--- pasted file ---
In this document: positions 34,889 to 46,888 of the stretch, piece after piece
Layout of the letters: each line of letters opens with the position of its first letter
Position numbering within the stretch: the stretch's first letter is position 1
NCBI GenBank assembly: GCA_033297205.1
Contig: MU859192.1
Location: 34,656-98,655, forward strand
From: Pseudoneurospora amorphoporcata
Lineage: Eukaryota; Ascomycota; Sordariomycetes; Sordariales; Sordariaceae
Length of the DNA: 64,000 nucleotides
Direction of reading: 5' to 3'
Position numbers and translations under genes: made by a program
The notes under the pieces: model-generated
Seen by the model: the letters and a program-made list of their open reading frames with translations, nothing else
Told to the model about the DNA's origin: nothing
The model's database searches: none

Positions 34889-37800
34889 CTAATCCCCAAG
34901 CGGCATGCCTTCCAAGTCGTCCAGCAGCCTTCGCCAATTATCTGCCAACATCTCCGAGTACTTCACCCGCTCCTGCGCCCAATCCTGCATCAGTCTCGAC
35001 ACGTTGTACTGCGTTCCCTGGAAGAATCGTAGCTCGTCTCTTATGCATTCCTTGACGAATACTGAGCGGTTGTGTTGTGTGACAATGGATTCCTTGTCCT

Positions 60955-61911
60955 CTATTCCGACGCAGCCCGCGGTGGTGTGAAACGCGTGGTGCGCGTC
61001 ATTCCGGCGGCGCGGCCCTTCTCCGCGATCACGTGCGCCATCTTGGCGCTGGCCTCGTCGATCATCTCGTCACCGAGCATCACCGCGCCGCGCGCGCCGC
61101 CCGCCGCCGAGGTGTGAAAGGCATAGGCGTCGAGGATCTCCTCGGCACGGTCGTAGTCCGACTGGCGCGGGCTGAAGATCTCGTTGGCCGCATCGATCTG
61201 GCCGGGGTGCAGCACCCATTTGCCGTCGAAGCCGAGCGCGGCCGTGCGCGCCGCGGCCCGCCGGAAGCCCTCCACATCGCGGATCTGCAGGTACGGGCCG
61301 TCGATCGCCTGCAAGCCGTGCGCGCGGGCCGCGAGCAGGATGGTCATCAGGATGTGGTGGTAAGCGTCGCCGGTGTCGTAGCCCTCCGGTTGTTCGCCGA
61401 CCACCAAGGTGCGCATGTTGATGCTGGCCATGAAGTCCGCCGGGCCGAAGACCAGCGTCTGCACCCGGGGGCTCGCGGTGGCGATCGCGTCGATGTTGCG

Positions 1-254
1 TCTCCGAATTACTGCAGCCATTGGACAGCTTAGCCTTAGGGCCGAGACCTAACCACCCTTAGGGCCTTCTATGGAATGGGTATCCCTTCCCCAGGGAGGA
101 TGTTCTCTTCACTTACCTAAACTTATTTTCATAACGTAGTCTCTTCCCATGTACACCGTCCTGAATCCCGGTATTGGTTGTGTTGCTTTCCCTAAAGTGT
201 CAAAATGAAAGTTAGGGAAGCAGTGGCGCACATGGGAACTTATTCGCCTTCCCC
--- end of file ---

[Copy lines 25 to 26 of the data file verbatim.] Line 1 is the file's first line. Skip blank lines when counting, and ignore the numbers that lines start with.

61301 TCGATCGCCTGCAAGCCGTGCGCGCGGGCCGCGAGCAGGATGGTCATCAGGATGTGGTGGTAAGCGTCGCCGGTGTCGTAGCCCTCCGGTTGTTCGCCGA
61401 CCACCAAGGTGCGCATGTTGATGCTGGCCATGAAGTCCGCCGGGCCGAAGACCAGCGTCTGCACCCGGGGGCTCGCGGTGGCGATCGCGTCGATGTTGCG